There are a number of factors at work in the Louisiana Treasurer’s race between Neil Riser, John Schroder, Angele Davis and Derrick Edwards, though none of them might be apparent to a casual observer since it’s fairly clear the public as a whole is almost completely disengaged from electoral politics in Louisiana at the moment.
But two of those factors which have come to the forefront are very much related, and they combine to tell a story which is interesting – if perhaps a little discouraging to some conservative voters out there.
The first, we covered a couple of weeks ago; namely, that Edwards, the sole Democrat in the race, cannot get his party to back him. We’ve yet to hear a satisfactory explanation for why this is; after all, today’s Democrat Party operates chiefly on the basis of identity politics and Derrick Edwards is more or less an identity politics Powerball ticket – he’s black, for one thing, and he’s a quadriplegic for another. The fact that he’s becoming a serial candidate for statewide office could dissuade his party’s muckety-mucks from backing him; it’s fairly clear he’s not going to get to 50 percent in the primary and whichever Republican makes it into the runoff is likely to beat him convincingly. Still, the Democrats had a very long time to find a more well-heeled and better-credentialed candidate and couldn’t do it. You’d think they’d be grateful to Edwards for being willing to carry their standard given that failure, rather than denying it to him. Edwards, should he have interest in future campaigns, might want to remember the slight – heck, what would make things exceptionally interesting would be, should he make the runoff as expected, to publicly repudiate the party and switch either to independent or even Republican (his campaign rhetoric and personal story does put him to the right of most of his fellow Dem politicos).
But the second is a relatively new thing, which is that Neil Riser is in New Orleans politicking among Democrats. That’s something nobody would have thought possible given his background as a rock-solid conservative from out in the country in North Louisiana.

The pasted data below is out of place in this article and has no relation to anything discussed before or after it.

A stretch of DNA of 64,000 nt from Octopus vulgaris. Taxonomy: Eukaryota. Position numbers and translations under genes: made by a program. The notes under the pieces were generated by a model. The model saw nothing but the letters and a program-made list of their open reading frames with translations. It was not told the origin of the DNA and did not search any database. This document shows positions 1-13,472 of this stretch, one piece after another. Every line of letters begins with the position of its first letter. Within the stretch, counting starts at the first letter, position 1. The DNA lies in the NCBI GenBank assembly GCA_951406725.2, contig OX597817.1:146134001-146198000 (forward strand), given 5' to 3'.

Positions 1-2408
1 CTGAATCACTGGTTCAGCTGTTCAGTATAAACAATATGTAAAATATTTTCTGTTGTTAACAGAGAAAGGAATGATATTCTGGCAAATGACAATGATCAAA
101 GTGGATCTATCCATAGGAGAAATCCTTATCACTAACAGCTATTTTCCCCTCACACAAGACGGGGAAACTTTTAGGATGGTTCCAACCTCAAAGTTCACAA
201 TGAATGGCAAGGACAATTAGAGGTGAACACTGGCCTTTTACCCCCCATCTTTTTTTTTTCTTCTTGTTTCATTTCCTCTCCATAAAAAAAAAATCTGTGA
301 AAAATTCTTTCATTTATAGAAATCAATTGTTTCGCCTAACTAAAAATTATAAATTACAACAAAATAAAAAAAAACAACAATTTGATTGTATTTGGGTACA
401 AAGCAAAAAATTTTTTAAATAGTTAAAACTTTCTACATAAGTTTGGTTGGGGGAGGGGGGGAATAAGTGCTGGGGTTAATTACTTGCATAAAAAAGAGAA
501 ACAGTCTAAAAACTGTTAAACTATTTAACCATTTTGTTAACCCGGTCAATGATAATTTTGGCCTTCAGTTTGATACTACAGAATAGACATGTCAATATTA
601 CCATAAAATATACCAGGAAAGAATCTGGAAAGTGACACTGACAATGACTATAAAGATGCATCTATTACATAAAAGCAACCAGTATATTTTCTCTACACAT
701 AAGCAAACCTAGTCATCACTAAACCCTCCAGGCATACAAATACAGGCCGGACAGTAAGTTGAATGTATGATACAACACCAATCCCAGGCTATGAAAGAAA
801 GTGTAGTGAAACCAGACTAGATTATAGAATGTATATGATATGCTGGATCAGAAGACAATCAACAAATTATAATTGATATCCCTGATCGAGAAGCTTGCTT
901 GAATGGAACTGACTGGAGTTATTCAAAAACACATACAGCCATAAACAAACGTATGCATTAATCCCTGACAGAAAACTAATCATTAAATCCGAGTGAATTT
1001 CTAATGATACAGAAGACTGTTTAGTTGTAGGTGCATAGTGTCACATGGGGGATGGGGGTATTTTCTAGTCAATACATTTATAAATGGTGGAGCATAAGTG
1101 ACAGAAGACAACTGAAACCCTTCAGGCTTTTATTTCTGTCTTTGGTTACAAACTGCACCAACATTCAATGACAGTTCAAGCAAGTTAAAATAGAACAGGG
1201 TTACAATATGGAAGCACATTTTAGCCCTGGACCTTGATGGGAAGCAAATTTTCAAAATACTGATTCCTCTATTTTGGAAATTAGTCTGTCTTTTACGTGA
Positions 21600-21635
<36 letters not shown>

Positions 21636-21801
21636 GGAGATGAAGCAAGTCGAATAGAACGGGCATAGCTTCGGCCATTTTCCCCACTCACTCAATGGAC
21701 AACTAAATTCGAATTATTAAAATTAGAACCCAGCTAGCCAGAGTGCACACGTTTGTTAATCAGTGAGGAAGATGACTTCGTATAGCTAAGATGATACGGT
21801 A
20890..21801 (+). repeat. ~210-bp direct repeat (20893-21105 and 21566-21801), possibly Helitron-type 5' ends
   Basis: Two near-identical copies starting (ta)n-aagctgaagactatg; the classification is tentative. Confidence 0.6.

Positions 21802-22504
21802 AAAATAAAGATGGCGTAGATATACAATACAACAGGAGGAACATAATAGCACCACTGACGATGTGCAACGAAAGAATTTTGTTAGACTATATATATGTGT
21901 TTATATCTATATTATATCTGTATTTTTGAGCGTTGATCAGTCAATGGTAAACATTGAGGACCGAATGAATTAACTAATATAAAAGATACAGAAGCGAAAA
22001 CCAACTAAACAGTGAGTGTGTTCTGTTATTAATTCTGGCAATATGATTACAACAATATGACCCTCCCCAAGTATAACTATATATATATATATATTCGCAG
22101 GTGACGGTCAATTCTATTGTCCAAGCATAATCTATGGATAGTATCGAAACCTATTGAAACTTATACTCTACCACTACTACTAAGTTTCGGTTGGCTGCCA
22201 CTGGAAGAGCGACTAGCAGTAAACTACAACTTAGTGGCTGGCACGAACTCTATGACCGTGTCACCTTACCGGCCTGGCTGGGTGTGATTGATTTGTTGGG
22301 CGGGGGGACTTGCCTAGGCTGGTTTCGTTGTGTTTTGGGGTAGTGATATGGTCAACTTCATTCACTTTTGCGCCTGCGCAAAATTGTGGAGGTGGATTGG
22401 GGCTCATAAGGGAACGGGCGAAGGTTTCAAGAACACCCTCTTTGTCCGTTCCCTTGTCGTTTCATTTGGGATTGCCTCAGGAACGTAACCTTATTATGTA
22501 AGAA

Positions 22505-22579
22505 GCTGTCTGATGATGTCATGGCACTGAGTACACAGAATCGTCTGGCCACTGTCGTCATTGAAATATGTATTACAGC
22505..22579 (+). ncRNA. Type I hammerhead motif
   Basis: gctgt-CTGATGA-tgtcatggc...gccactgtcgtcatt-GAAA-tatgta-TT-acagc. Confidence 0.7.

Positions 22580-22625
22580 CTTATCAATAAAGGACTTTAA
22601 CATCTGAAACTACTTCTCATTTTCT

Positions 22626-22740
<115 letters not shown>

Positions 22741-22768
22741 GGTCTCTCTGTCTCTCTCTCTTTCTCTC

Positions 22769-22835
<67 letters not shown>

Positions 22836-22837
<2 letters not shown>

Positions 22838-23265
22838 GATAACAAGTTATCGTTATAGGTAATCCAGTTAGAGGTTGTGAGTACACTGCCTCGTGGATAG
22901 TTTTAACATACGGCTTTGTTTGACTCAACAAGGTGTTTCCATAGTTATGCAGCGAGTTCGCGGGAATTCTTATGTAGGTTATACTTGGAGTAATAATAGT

And yet there Riser was on Monday in the Crescent City…
And of course, there he was a week ago at Marconi Meadows for the New Orleans AFL-CIO picnic…
Of the Republican candidates in the race you’d think Riser might be the one least poised to make a run at the Democrat vote in New Orleans. Culturally he’s a bad fit, ideologically he’s almost diametrically opposed to the dominant political strain there, New Orleans Democrats don’t much take to the social positions he takes…it seems hopeless. Meanwhile, Angele Davis used to work for Mitch Landrieu for a while and one would think might still have some contacts while would be politically beneficial and John Schroder, who grew up next door in Jefferson Parish and has the accent to prove it, did some work with the Legislative Black Caucus in coming up with fiscal reform proposals during the Jindal administration (those didn’t go anywhere, but at least he had those contacts).
But Riser gets along with a few of the black Democrats in the state Senate, for example Carter and Morrell, and that helped him put the Dooky Chase event together. And while it might seem a fool’s errand for him to court New Orleans Democrats, one thing is true – being there does count. He’s out there asking for votes, which is at least marginally better than not asking for them.
And this is not a normal Louisiana election.
As we noted, the electorate in Louisiana simply doesn’t care about the Treasurer’s race. Every poll shows that, and the fundraising numbers show it, too. The public isn’t engaged in the race yet and none of the candidates are really moving the needle. By all indications turnout is going to be exceptionally low around the state.
But not in New Orleans, because there’s a mayor’s race going on in the Big Easy which is likely to be as hot as the city has seen in a long time. Michael Bagneris, Desiree Charbonnet and LaToya Cantrell are all racking up support and things appear relatively close between them. Turnout in Orleans Parish is going to be pretty high.
So if turnout in Orleans will be high and it will be terrible everywhere else in the state, what does that tell you? Obviously, the answer is whichever Republican can manage to peel off the most Democrat votes from the Crescent City will be the one who makes the runoff with Edwards.
And since the Democrats refuse to back their own candidate, there is an opening for someone to peel off those votes.
Now, as we said Riser might have the toughest hill to climb in order to connect with the voters he’s courting, so this strategy could fall on its face. And Riser could well pay a price for courting those Democrats among conservative voters who might be most disposed to support him otherwise. But this is a classic case of “don’t hate the player; hate the game” – when you have a jungle primary like Louisiana does and a special election like this one is, you’re going to have some unconventional strategies at play.
The estimates we’re hearing say that statewide, the turnout for the October primary elections will be between 18 and 20 percent – but in New Orleans, the mayor’s race will push it to 45 to 50 percent. Before it’s over, you can bet Riser won’t be the only Republican chasing votes in Orleans Parish.